As the saying goes, if you don’t know where you are going, it’s hard to get there. And it’s even tougher if you’re trying to change direction.
But the inertia of the status quo is often hard to break. Hence the value of strategic planning. For any organization, community or individual, the process of mapping out the future can be a constructive process – recognizing that there are invariably twists and turns along the way.
Getting to a more productive, purposeful place from the current present is what innovation is all about. Innovation is about coming up with new and creative ways of doing things that yield better outcomes. As the world changes, we need to adapt or risk falling behind.
Within an organizational setting, this means constantly improving one’s products or services to increase one’s competitive position and long-term impact. There is, of course, risk in this. If you kill off an existing product without having a proven new product, for example, then you can lose market position and valuable time and money. The same is true of jumping out of a job you may not like without a clear next step.
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Balancing the risk of staying stuck versus moving forward into uncharted territory is what author Tendayi Viki calls building an “innovation portfolio.” In a recent article, Viki draws on a number of existing strategic frameworks for companies interested in maintaining their competitive edge. His work is equally applicable for individuals or communities committed to adaptation and progression.
To help cultivate an innovation mindset, Viki points us to Bansi Nagjii and Geoff Tuff’s Innovation Ambition Matrix, as described in Harvard Business Review. In short, there are three main types of innovation: core, adjacent and transformational.
Core innovation includes making small improvements to existing activities that a company, community or individual may be engaged in. For an organization, this means improving current products or services to existing customers. For a community, this may mean adding playground equipment to an existing park or improving services to current residents. And for an individual, this may include making small changes within an existing job to improve quality of life. According to Nagjii and Tuff, we should be spending about 70 percent of our energy on core innovation.
Adjacent innovation means leveraging a core competency and applying it to new markets or developing new products for current markets. For communities, this could mean re-purposing main street buildings to create a more attractive, higher-density home for existing businesses or finding creative ways to attract new businesses and residents. For individuals, this may include finding an opportunity to test out a new entrepreneurial idea on nights and weekends or building out a new skill within your existing job that can accelerate opportunities for advancement. It is recommended we spend 20 percent of our time on adjacent innovation.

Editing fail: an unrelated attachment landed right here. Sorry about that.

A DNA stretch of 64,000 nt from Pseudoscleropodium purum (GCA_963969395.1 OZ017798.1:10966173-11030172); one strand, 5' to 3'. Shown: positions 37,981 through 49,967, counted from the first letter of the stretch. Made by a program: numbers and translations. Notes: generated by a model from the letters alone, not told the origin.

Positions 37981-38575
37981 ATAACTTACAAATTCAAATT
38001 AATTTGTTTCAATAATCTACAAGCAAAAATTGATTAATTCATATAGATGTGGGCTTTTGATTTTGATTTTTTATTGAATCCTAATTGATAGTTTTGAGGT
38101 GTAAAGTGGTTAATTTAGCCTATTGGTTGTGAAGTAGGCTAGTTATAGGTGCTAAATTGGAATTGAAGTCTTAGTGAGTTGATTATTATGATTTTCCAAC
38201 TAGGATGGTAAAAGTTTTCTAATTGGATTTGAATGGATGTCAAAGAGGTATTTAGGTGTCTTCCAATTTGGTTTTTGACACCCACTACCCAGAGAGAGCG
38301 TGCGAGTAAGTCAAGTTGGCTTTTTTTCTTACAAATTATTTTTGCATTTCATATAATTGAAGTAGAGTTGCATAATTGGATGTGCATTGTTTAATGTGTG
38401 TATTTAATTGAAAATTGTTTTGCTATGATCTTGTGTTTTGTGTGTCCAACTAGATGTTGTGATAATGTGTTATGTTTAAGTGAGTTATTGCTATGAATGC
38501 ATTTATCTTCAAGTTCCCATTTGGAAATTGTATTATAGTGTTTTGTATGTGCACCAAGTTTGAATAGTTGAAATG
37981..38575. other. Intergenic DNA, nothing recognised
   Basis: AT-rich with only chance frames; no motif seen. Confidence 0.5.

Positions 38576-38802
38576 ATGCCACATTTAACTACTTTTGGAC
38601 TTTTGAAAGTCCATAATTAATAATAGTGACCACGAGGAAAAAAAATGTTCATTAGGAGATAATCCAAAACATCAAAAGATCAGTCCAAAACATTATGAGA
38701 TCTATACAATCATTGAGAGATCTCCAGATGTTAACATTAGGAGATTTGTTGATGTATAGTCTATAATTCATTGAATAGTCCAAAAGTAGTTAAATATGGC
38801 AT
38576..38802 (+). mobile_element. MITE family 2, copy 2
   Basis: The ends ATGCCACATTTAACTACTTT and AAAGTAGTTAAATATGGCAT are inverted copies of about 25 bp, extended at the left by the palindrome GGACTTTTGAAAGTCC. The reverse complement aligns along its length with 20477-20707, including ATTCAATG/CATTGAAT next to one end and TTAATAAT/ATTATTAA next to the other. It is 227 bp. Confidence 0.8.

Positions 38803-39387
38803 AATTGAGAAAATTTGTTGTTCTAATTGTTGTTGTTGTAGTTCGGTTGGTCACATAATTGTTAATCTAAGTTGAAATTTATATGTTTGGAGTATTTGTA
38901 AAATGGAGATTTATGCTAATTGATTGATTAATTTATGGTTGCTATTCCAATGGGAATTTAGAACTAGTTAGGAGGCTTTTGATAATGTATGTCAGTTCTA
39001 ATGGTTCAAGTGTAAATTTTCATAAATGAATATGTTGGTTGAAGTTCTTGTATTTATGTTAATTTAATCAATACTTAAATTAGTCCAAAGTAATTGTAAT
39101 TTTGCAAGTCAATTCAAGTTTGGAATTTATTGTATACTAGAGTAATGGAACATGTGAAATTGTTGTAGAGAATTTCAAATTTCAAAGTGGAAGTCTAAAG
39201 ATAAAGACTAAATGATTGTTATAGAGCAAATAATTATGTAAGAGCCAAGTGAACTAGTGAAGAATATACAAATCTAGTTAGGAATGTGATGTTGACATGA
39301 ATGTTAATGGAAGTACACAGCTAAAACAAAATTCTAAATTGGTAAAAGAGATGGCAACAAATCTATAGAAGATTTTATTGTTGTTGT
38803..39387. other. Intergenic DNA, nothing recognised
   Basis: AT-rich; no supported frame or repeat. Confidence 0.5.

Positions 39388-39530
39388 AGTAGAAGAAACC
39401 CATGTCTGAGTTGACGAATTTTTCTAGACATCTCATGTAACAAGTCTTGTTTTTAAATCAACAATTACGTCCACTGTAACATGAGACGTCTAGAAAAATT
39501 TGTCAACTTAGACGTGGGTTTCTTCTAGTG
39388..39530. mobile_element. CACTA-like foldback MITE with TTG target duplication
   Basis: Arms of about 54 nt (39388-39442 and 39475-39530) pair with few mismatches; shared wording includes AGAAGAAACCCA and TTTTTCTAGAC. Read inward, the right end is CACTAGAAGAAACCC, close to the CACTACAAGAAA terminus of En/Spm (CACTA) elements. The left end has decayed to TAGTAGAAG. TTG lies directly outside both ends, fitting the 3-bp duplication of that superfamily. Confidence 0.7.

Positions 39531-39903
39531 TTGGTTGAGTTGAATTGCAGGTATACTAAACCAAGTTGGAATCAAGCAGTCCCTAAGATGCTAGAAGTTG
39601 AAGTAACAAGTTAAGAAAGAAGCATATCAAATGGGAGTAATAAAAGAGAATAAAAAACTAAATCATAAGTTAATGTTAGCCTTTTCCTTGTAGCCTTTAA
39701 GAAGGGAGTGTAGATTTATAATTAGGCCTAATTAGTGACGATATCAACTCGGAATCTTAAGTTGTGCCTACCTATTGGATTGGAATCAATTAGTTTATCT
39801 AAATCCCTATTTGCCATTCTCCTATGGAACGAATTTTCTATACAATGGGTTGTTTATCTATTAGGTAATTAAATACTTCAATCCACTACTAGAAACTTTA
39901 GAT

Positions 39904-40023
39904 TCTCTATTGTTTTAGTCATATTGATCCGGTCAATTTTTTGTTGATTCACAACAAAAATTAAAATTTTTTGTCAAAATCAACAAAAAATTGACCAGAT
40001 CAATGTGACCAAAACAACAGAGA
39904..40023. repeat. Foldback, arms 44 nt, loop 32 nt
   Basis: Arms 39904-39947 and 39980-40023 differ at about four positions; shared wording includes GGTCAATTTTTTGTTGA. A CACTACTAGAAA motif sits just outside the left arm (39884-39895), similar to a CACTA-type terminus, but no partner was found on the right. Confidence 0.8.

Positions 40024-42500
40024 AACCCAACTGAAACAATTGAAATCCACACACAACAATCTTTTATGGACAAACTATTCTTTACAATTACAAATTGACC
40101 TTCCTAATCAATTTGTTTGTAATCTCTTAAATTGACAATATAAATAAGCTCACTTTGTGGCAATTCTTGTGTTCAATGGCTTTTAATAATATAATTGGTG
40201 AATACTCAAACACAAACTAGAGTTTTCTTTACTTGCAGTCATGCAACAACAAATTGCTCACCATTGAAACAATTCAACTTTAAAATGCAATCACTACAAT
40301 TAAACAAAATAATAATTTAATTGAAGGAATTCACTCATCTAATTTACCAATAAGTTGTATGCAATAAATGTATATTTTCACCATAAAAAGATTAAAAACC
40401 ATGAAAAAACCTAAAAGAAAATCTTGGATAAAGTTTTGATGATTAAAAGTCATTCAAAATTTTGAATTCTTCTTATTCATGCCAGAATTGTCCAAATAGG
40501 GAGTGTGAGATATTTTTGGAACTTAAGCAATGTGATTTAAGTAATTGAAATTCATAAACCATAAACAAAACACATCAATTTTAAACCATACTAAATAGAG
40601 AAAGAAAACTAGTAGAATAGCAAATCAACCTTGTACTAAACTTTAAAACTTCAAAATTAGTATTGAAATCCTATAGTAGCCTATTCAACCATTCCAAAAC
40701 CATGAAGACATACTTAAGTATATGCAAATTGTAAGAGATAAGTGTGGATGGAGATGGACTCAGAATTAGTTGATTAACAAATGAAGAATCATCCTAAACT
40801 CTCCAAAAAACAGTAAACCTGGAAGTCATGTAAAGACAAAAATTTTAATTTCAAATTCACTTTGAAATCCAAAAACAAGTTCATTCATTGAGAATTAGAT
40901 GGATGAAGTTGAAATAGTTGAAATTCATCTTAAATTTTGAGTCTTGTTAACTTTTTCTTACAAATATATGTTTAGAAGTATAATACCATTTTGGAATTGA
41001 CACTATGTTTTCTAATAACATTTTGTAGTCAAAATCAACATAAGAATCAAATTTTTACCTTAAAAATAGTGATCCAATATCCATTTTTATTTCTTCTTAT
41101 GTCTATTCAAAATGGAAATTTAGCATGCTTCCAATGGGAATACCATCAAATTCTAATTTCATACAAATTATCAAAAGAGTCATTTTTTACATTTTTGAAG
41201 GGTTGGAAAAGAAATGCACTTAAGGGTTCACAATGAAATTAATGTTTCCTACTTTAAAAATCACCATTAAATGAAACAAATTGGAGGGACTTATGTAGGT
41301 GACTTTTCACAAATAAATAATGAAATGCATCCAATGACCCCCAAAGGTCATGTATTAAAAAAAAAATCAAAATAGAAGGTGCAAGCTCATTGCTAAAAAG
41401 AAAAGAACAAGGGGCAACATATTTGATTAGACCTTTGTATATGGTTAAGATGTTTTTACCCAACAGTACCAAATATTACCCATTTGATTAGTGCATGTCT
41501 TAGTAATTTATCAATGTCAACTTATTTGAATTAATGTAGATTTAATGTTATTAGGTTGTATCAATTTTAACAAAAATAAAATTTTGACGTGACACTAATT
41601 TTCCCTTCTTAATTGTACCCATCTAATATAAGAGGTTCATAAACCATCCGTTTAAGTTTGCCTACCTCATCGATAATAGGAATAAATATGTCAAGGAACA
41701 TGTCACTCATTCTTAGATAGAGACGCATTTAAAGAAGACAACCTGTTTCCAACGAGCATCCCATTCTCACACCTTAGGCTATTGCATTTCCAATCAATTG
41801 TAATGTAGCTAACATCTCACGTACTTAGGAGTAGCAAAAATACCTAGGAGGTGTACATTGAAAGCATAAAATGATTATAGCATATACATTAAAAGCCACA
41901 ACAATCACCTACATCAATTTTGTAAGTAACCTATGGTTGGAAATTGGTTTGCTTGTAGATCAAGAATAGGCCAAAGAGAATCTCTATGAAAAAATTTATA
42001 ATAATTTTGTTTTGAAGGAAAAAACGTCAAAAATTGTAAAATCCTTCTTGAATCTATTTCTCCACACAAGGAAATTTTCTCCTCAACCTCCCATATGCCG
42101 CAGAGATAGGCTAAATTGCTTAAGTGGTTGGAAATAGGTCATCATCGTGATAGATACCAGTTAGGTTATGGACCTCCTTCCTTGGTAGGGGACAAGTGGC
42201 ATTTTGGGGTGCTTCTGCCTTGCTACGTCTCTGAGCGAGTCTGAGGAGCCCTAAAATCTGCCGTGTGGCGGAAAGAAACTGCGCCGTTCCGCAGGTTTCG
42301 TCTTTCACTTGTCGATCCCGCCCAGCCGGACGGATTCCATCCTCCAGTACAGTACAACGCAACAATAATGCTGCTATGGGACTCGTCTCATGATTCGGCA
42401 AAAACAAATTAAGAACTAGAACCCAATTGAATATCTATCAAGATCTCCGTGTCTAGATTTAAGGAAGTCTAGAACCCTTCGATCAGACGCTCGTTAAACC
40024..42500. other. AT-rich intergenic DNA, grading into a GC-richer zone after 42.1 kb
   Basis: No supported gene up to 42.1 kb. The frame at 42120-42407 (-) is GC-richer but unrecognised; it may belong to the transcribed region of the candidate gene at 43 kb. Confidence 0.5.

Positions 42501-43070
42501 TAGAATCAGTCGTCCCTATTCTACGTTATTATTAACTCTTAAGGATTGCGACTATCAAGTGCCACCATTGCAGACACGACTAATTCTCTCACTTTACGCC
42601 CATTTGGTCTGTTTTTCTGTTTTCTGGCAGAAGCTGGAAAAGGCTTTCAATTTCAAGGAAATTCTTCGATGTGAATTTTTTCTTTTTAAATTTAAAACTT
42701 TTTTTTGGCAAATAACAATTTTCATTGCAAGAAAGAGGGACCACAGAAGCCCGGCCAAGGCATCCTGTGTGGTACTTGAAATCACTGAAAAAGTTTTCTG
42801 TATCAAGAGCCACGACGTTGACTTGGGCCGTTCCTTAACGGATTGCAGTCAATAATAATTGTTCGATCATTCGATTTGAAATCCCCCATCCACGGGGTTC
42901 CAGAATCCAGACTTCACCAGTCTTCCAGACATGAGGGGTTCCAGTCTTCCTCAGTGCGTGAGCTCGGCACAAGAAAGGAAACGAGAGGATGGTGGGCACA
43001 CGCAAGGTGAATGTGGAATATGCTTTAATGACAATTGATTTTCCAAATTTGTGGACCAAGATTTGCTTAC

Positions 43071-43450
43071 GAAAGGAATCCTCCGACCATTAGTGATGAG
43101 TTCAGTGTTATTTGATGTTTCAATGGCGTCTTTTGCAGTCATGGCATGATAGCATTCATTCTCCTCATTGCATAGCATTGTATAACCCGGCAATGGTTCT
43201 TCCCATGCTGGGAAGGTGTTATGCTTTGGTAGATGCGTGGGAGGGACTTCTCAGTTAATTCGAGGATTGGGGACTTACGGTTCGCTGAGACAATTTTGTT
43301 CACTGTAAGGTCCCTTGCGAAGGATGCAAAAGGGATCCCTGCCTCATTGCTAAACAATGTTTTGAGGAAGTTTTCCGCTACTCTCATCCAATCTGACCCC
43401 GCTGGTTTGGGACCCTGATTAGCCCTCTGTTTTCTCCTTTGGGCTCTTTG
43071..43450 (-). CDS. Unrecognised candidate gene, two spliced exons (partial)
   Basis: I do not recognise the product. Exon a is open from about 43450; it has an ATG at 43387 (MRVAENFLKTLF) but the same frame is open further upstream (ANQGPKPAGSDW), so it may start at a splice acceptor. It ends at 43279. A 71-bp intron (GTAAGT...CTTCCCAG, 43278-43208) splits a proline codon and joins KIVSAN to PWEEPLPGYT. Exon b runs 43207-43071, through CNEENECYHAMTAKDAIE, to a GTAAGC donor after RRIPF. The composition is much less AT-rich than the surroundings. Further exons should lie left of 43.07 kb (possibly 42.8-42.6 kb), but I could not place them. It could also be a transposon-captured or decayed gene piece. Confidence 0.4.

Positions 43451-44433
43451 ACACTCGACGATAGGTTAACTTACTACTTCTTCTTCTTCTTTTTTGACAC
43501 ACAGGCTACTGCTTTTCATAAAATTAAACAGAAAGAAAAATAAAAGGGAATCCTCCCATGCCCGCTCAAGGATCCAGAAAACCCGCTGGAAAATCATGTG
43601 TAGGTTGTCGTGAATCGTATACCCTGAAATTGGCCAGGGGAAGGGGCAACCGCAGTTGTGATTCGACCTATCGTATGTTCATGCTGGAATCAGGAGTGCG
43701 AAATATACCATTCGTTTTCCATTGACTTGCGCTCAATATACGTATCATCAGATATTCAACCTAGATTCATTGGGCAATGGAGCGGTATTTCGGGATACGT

With the final 10 percent of our time, Nagjii and Tuff recommend we focus on transformational innovation. For companies, this could include developing a new product that can be tested in an entirely new market (sometimes referred to as “blue ocean strategy”). For communities, this is about radical reinvention – imagining entirely new ways of structuring downtowns and attracting a different type of resident (for example, Durham reinventing itself from a tobacco town to a booming entrepreneurial hub where life-science incubators occupy old warehouses). For the individual, this can also be about reinvention and preparing for a fresh start in a new chapter of life.
Transformational innovation is clearly the hardest and most risky stage – which is why we shouldn’t leap right into it. But neither should we keep our eyes forever trained on the present. This is why a “balanced portfolio” of innovation is encouraged.
As we look to the future, another model to consider is the Three Horizons framework introduced in the book “The Alchemy of Growth.” Like the Innovation Ambition Matrix, the Three Horizons concept outlines how we can manage for future growth without stalling in the present. In this model, Horizon 1 is about maximizing performance within the current context, Horizon 2 includes investing in and building out new businesses, concepts and ideas, and Horizon 3 focuses on ground-breaking ideas that anticipate future trends in a different world.
Change in any context is hard. But the risks of not adapting are significant. Without continuing to innovate, companies die, communities stagnate, and individuals get stuck. By creating the appropriate innovation portfolio, we can increase our chances of sustained success.
Christopher Gergen is CEO of Forward Impact, a founding partner of HQ Community, and author of “Life Entrepreneurs: Ordinary People Creating Extraordinary Lives.” Stephen Martin is deputy chief of staff at the nonprofit Center for Creative Leadership in Greensboro. They can be reached at email@example.com and followed on Twitter through @cgergen.